Under the leadership of President Hennessy, Stanford University continued its international leadership in IT, neuroscience, biomedical technology, energy technology and environmental science. Even in financially challenging times, Hennessy proceeded with an ambitious construction program, highlighted by the architecturally daring Bing Concert Hall. As President, Hennessy worked closely with business leaders in Silicon Valley, including Stanford alumni such as Larry Page and Sergey Brin of Google, bringing top executives and venture capitalists on campus to teach courses, mentor students and listen to pitches from young entrepreneurs. These interactions led to the creation of successful ventures such as Instagram and Snapchat. Hennessy's efforts earned him the nickname, "the Godfather of Silicon Valley."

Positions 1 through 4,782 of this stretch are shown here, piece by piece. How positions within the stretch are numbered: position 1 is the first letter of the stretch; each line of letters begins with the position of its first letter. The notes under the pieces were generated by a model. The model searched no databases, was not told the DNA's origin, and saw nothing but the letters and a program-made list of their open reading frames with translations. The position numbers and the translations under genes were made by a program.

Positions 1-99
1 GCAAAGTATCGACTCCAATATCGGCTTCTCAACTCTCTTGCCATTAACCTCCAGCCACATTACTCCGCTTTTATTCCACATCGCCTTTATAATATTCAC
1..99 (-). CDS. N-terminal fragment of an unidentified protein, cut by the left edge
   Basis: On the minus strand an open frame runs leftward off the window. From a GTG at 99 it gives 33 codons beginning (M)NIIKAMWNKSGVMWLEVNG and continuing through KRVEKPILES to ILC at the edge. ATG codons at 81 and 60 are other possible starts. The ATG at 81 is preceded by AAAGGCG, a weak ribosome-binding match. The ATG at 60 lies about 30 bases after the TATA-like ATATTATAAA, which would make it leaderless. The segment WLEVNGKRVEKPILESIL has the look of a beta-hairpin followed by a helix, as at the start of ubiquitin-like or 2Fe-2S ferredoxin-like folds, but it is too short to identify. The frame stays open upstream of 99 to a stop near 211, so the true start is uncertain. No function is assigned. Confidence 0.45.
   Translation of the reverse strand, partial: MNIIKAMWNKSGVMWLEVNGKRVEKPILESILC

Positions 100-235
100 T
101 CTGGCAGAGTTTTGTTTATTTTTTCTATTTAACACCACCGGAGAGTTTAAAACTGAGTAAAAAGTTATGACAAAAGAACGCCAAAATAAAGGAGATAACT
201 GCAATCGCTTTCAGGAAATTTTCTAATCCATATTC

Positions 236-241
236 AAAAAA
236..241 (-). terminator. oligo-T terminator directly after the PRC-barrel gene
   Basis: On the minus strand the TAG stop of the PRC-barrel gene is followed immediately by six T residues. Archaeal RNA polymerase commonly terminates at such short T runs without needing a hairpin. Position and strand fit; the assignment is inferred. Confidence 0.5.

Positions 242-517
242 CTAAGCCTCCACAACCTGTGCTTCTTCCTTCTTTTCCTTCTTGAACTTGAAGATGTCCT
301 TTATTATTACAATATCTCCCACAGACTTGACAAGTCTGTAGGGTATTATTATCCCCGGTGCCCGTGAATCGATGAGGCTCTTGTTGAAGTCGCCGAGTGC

Stanford's endowment more than doubled during Hennessy's 15 years as President. In his first year, Stanford received slightly less than $470 million in gifts. In 2014, it received $930 million. At the same time, Hennessy sought to make a Stanford education more affordable for every student admitted. In 2008, he announced that the school would waive tuition for families with annual incomes under $100,000 and provide free room and board to students with families earning less than $60,000. When Hennessy took office, 18,000 students applied for admission to Stanford. In 2014 the school received more than 40,000 applications. When Hennessy retired the following year, the school's admissions rate was five percent, and Stanford surpassed Harvard as the nation's most selective undergraduate institution.

This page last revised on Jun 15, 2015 15:45 EDT